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Finding a Psychologist or Therapist in Boise, ID, for Anxiety or Fear

Person talking to their therapist in Boise, Idaho

Finding the best, the most revered, or the most qualified psychologist or mental health therapist in Idaho can be challenging. Call 888.341.3607 to speak with someone from Ashwood Recovery about our psychologists and therapists in Boise, Idaho, that offer evidence-based anxiety and fear treatment.

Which Mental Health Professional Should You Seek Treatment From?

Let’s look at the definitions of the different mental health professions to assist you in your search for mental health treatment in Boise, Idaho.

What Is a Psychologist?

Psychologists practicing in the United States usually require a minimum of a Master’s degree in psychology. Clinical psychologists undergo additional training in diagnosing and treating mental health conditions.

With state licensing, a psychologist can set up a private practice involving direct “talk therapy” with patients. Furthermore, they can clinically assess and evaluate the mental health of their patients, diagnose mental illness, and advise on the best course of treatment for each patient.

What Is a Psychiatrist?

A psychiatrist is a medical doctor—they have attended medical school and become medical doctors before doing specialist training in mental health. Therefore, they can prescribe an appropriate course of medication to help their patients.

Psychiatrists can provide a wide range of treatments, according to the mental health issue involved, including:

  • Prescription medication
  • General medical care
  • Psychological treatments
  • Brain stimulation therapies

Psychiatrists have at least 11 years of training. First of all, they will study for a medical degree at university. Then, it’s at least one or two years of training as a general doctor. After completing this, they have to complete at least five years of training in diagnosing and treating mental health conditions.

What Is a Counselor?

The professional title of “counselor” can mean a licensed clinician. It can also mean those who offer other forms of counseling. Mental health counselors help patients to achieve emotional well-being and often see their patients on an ongoing basis as a singular part of an overall treatment plan.

To operate, counselors do not require advanced training, university qualifications, or state licensure. However, through the National Board of Certified Counselors (NBCC), counselors can acquire professional certification—a voluntary credential that the individual has met the national standards set by the counseling profession.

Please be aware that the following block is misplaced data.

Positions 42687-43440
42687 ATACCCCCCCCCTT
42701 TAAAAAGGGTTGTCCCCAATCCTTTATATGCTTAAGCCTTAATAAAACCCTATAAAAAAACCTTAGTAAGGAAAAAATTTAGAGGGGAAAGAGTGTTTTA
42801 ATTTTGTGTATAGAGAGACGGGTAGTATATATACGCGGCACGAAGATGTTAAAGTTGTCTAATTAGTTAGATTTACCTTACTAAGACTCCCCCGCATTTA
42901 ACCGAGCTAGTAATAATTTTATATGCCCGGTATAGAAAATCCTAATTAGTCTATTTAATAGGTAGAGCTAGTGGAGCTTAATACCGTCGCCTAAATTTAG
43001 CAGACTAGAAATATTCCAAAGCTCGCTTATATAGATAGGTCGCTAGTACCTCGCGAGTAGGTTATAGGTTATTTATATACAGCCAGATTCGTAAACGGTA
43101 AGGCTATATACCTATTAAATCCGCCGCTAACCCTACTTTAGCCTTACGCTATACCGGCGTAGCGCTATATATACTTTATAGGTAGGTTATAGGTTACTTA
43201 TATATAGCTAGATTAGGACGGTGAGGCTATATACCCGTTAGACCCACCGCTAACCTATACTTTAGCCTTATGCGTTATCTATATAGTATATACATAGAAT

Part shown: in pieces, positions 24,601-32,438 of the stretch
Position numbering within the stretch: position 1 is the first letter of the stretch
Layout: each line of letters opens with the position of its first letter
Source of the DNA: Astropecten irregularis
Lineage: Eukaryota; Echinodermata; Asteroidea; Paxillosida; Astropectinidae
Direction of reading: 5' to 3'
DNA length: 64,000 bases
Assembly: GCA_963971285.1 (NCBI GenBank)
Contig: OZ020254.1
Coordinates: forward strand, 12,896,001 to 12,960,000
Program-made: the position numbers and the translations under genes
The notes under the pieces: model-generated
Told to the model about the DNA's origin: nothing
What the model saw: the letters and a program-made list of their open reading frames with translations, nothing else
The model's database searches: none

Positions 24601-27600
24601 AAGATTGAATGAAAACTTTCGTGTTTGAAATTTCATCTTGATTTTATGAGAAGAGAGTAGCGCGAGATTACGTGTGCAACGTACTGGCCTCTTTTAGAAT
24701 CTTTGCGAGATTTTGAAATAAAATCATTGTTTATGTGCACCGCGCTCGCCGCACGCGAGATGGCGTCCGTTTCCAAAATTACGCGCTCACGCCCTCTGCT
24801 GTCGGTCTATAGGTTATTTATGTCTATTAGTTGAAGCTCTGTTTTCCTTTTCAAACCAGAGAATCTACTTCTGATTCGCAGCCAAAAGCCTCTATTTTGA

What Is a Therapist?

Some U.S. states—like California—protect the professional title of “therapist” by requiring the individual to have licensure to operate. In the states where this term is not legally protected, the term “therapist” can include life coaches and others who may not have the same licensure and degree requirements.

Different degrees can offer routes to the protected title of “therapist,” such as a Master’s degree in psychology, marriage and family therapy, social work, or counseling. A therapist may also have a Doctorate (Ph.D.) in any of those fields.

What Is a Psychotherapist?

Psychotherapy, also called psychological therapy or “talk therapy,” is the use of psychological methods to help a person after a problematic mental health or behavioral issue.

The term “psychotherapist” can refer to several variations of mental health professionals—such as psychiatrists, psychologists, mental health nurses, clinical social workers, marriage and family therapists, or professional counselors. Therefore, depending on which U.S. state they practice professionally, they can be regulated, voluntarily regulated, or unregulated.

Anxiety vs. Fear: What’s the Difference?

Being fearful is a natural human response to danger. Feeling fear over an extended period can, however, result in feelings of anxiety. Anxiety, the state of being anxious—either periodically or seemingly constantly—is the natural response to an unknown or poorly defined threat that is not immediate but expected to happen soon. Both anxiety and fear produce similar psychological, emotional, and physical reactions in an average person and can co-occur. The most common anxiety disorders in the U.S. are generalized anxiety disorder (GAD) and social anxiety disorder.

Find Mental Health Treatment in Idaho at Ashwood Recovery

Ashwood Recovery offers a highly structured and personalized outpatient program for people whose primary diagnosis is mental health-related. Contact Ashwood Recovery today at 888.341.3607 to learn more about our psychologists and therapists in Boise, Idaho.